Building an Economy that Works for Everyone

Pay Disparities by Race and Sex

The wage gap can't be explained without discrimination

Full-Time Pay Disparities by Race and Sex in Washington and Seattle, 2016
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Despite existing state and federal equal pay laws, women are still paid less than men in almost every occupation, and workers of color are paid less than White workers. Washington first prohibited discrimination in pay based on gender in 1943, and Congress passed the Equal Pay Act in 1963.

At the middle of the earnings spectrum, White men in Washington made $62,037 in 2016, compared to $47,216 for White women. The typical Latina woman was paid less than half a White man’s earnings. Median earnings for Asian men and women are higher than for other groups, but the full wage range includes both very high wages in the tech sector and very low wages in personal services, accommodations and other low wage occupations.

Occupation explains only a portion of the wage gap. Women hold only 21% of computer jobs in the state (with median earnings of $100,702 for men and $79,212 for women) and 18% of architecture and engineering jobs (with median earnings of $91,231 for men and $73,013 for women). On the other hand, women hold 78% of personal care and service jobs (where the median annual wage is $17,082) and 72% of office and administrative support jobs (where the median wage is $31,884).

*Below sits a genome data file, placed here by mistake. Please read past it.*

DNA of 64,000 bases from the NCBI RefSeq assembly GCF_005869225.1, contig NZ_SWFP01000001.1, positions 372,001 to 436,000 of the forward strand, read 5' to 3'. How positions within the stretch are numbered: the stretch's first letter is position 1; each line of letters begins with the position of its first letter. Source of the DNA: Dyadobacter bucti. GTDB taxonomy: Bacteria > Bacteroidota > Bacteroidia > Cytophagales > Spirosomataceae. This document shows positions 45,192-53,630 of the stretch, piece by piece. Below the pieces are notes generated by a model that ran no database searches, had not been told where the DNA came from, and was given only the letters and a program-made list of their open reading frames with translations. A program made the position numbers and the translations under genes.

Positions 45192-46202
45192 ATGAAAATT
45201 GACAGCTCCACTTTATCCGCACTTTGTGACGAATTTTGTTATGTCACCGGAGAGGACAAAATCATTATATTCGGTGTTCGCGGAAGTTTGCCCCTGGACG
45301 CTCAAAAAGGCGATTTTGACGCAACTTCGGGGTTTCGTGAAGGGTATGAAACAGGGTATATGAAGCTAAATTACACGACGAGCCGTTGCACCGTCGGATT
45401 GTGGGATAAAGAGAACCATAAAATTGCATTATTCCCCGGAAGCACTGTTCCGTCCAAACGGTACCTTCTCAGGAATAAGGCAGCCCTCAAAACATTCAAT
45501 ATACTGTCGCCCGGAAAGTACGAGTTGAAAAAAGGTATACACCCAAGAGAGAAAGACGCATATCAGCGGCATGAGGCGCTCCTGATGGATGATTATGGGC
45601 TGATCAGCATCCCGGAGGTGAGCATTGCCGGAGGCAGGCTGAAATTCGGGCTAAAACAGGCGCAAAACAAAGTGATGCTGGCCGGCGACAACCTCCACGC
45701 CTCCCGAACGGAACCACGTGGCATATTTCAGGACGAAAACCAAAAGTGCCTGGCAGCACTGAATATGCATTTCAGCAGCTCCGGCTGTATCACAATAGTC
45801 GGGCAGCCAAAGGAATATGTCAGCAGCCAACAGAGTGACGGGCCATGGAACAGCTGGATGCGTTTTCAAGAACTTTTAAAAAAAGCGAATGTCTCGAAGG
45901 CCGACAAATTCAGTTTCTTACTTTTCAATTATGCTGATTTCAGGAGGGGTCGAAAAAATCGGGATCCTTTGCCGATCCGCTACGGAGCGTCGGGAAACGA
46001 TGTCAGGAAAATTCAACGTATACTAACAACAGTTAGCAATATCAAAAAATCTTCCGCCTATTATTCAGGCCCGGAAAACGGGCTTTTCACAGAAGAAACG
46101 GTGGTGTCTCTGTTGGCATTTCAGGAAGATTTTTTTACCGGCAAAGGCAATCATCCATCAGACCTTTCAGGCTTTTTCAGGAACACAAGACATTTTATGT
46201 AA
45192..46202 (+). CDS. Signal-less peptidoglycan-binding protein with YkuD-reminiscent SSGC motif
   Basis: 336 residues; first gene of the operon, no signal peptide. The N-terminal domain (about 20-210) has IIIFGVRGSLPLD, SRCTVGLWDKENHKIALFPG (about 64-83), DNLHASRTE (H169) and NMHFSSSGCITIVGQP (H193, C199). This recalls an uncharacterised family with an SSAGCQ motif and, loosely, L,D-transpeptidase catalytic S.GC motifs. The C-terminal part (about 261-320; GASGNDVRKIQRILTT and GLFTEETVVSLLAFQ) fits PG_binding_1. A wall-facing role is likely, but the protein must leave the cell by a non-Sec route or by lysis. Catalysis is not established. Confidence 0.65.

Even after accounting for occupation, education, experience, time out for family care, and other such factors, scholars have consistently found that the wage gap cannot be explained without the influence of discrimination and cultural assumptions. Often, women are paid less when they are hired and receive lower raises, even when they ask for them. Multiple studies have found that individual managers frequently make job assignments and promotion decisions that favor men due to cultural assumptions about gender and race.

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